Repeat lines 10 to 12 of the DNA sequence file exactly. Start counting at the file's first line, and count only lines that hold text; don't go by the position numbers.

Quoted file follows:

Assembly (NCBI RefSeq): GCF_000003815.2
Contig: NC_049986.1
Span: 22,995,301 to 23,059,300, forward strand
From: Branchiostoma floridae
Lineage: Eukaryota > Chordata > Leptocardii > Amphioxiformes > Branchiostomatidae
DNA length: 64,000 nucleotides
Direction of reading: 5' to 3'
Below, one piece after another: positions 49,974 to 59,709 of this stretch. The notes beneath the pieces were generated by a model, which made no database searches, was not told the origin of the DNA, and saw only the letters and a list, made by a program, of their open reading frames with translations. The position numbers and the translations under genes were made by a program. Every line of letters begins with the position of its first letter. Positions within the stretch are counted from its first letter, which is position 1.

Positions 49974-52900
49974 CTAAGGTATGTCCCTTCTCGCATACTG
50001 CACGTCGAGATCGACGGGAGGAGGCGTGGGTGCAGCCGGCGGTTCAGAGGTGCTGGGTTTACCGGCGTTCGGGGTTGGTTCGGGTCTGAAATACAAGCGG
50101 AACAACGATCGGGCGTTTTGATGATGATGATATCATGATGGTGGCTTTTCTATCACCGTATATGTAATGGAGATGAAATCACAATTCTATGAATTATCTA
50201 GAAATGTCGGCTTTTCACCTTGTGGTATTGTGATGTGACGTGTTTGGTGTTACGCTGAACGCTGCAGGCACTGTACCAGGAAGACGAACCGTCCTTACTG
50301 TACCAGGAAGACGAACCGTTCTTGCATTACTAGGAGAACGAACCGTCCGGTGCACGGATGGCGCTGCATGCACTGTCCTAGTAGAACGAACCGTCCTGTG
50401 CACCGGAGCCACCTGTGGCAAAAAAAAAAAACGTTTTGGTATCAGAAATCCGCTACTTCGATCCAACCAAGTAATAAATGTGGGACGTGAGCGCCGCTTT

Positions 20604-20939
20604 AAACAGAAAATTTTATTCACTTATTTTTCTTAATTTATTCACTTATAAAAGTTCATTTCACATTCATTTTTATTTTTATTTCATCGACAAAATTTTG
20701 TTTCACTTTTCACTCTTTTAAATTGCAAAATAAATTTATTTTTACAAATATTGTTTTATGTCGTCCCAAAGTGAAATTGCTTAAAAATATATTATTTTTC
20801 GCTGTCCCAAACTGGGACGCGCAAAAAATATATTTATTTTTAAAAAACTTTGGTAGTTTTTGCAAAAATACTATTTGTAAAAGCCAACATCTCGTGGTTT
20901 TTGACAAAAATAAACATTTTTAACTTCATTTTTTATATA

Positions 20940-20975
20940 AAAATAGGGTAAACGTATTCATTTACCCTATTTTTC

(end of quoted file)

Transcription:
49974 CTAAGGTATGTCCCTTCTCGCATACTG
50001 CACGTCGAGATCGACGGGAGGAGGCGTGGGTGCAGCCGGCGGTTCAGAGGTGCTGGGTTTACCGGCGTTCGGGGTTGGTTCGGGTCTGAAATACAAGCGG
50101 AACAACGATCGGGCGTTTTGATGATGATGATATCATGATGGTGGCTTTTCTATCACCGTATATGTAATGGAGATGAAATCACAATTCTATGAATTATCTA